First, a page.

Will Great Unlock Push Gold Prices Down?As Great Lockdown was positive for the gold prices, the Great Unlock will be bad, right?
As Great Lockdown was positive for the gold prices, the Great Unlock will be bad, right? We invite you to read our today’s article about the Great Unlock and find out whether it really must be negative for the gold prices.
It’s all government’s fault, right? After all, the Great Lockdown was introduced by the federal and state governments introduced, wasn’t? Well, not quite.
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Before I will explain why, let me clear one thing up: I’m a liberty lover and I’m skeptical about the government regulations. And the economic shutdown was obviously untenable – the only reason to shut down the economy was to buy some time to prepare the healthcare system for better handling of the epidemic. So, it’s good that the Great Lockdown is ending.
However, the truth is that the economic shutdown was only partially triggered by the government. While in part it was caused by the bottom-up actions of millions of people who were afraid for their health. Indeed, the data shows that many residents essentially began imposing a lockdown on themselves before their government did. For example, the electricity usage indicates that people became homebodies well before they were required to do so. Similarly, the NBER working paper written by Felipe L. Rojas and others writes:
most of the economic disruption was driven by the health shock itself. Put differently, it appears that the labor market slowdown was due primarily to a nationwide response to evolving epidemiological conditions and that individual state policies and own epidemiologic situations have had a comparatively modest effect.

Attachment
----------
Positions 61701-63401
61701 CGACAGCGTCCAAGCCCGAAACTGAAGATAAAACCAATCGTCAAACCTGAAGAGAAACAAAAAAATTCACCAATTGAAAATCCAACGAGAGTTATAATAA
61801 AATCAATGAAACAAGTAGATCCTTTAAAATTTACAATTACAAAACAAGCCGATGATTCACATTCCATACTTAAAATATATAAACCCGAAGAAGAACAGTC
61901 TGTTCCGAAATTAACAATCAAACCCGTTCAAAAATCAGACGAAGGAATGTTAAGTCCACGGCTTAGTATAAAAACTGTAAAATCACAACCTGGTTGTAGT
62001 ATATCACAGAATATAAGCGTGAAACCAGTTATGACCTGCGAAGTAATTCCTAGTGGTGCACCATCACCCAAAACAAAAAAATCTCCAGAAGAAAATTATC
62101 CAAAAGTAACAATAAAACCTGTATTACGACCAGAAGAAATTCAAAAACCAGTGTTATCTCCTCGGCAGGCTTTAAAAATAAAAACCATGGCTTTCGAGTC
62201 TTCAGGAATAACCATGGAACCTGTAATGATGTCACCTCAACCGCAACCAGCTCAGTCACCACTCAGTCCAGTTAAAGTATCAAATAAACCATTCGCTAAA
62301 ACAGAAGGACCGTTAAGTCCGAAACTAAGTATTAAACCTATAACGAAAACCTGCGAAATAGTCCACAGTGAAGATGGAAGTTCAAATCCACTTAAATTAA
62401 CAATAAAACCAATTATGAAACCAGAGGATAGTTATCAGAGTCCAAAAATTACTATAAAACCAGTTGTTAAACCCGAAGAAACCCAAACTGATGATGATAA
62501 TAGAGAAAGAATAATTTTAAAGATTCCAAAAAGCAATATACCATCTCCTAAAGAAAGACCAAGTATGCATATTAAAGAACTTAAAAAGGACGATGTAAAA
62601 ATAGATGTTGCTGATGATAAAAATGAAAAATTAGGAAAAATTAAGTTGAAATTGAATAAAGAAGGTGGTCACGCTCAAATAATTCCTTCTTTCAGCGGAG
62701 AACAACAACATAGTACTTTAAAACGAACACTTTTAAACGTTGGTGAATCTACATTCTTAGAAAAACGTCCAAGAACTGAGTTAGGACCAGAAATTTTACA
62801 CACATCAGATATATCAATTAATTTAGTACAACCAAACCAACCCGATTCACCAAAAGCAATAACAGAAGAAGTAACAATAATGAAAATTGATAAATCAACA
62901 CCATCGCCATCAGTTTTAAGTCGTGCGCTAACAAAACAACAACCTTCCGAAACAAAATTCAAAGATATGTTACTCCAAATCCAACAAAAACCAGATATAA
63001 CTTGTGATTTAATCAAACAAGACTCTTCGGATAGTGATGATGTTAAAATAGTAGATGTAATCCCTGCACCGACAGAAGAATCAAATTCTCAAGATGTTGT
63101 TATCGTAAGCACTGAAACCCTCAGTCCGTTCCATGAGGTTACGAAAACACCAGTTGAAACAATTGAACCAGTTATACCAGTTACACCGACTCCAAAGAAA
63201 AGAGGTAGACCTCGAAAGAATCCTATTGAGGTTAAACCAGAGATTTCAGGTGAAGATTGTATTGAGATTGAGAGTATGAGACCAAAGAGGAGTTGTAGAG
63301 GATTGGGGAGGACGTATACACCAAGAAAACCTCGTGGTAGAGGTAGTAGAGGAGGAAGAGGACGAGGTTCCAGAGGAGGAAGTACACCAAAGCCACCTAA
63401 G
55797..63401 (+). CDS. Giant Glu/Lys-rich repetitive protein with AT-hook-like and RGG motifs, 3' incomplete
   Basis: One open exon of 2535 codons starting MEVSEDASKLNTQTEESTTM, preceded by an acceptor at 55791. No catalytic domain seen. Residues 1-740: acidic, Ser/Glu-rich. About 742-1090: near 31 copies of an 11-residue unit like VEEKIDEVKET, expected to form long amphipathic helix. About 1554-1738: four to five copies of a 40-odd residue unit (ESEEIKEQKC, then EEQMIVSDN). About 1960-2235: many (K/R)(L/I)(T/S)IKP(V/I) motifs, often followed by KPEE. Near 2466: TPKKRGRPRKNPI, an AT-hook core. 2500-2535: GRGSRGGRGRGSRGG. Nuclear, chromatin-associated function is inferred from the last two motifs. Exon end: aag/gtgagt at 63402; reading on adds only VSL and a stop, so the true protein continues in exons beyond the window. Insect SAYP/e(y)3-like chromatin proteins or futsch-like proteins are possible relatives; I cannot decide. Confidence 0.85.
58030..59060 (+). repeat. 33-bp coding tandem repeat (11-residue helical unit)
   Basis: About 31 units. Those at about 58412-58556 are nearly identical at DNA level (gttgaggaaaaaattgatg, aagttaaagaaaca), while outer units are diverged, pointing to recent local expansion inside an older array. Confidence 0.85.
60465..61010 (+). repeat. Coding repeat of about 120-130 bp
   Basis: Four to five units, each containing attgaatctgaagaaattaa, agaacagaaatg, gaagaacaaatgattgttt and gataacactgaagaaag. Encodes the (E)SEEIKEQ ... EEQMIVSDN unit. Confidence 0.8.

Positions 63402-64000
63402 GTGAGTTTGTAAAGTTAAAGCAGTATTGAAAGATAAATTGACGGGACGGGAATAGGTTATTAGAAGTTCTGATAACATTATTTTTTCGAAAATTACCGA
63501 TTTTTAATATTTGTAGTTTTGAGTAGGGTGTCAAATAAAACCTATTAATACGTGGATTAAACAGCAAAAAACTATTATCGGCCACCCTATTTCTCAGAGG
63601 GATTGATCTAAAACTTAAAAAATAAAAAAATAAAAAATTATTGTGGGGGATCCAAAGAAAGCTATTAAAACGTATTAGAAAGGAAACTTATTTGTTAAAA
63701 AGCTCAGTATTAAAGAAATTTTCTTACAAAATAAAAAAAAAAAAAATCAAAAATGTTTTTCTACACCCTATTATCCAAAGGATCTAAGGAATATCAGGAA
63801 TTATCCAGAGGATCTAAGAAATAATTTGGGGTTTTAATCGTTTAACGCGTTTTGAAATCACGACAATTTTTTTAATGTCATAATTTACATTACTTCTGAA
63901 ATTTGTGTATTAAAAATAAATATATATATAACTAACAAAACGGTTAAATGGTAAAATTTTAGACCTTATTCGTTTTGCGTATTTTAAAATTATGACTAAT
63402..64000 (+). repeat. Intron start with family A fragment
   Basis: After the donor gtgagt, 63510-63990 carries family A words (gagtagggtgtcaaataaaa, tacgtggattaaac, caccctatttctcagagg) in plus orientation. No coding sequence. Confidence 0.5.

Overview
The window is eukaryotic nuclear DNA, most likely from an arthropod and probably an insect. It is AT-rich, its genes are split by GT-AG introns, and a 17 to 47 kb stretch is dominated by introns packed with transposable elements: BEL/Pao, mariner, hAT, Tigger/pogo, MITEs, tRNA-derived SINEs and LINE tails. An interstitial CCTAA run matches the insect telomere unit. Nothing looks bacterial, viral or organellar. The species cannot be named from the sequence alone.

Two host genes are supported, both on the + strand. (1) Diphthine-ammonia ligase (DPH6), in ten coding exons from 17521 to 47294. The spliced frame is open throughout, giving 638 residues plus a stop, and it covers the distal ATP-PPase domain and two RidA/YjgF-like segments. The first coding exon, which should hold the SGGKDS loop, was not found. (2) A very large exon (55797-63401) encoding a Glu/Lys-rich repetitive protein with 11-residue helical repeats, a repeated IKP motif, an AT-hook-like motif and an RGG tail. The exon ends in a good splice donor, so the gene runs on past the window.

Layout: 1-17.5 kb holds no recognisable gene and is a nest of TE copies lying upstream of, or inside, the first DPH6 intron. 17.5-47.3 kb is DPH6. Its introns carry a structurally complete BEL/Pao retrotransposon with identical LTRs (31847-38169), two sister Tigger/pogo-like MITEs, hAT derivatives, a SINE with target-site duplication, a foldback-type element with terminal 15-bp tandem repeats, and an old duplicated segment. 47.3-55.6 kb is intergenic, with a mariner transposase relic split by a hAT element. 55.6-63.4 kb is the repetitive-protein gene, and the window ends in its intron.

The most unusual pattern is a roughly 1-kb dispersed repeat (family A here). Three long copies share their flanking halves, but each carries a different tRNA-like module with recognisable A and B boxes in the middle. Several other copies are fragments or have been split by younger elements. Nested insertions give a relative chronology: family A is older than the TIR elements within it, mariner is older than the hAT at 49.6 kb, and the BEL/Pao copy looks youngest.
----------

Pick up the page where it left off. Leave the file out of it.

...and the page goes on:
Many employers sent their employees home long before any official measures. Many workers reduced their labor supply, while many consumers reduced their shopping activity long before any national or state restrictions. Americans and other nations did not need their governments to tell them to stay home, they all saw what was happening in Italy. People are not stupid, and they are not like sheep who meekly await the orders of their governmental shepherd. So as Jonathan Key noticed in his excellent Quillette story:
much of the lockdown effect was imposed not by top-down fiat, but through millions of small decisions made every day by civic groups, employers, unions, trade associations, school boards and, most importantly, ordinary people.
OK, but why are we writing about this? Well, just as many people blame the governments for the economic shutdown, they also hope that the end of the Great Lockdown will quickly revive economic growth. Unfortunately, these hopes are unfounded. The government decrees do not work as a sort of magic wand that first knocked the economy to its knees but now it will bring it to life.
What does it mean? There will be no V-shaped recovery. Just deal with it. People are afraid – rightly or not – of the new coronavirus. Yes, the mortality rate is not high, but it is several times higher than in case of influenza. And even if it kills only a small percentage of infected people, it can cause serious long-term health complications such as lung scarring, heart damage, lower testosterone level in men, and neurological and mental health effects.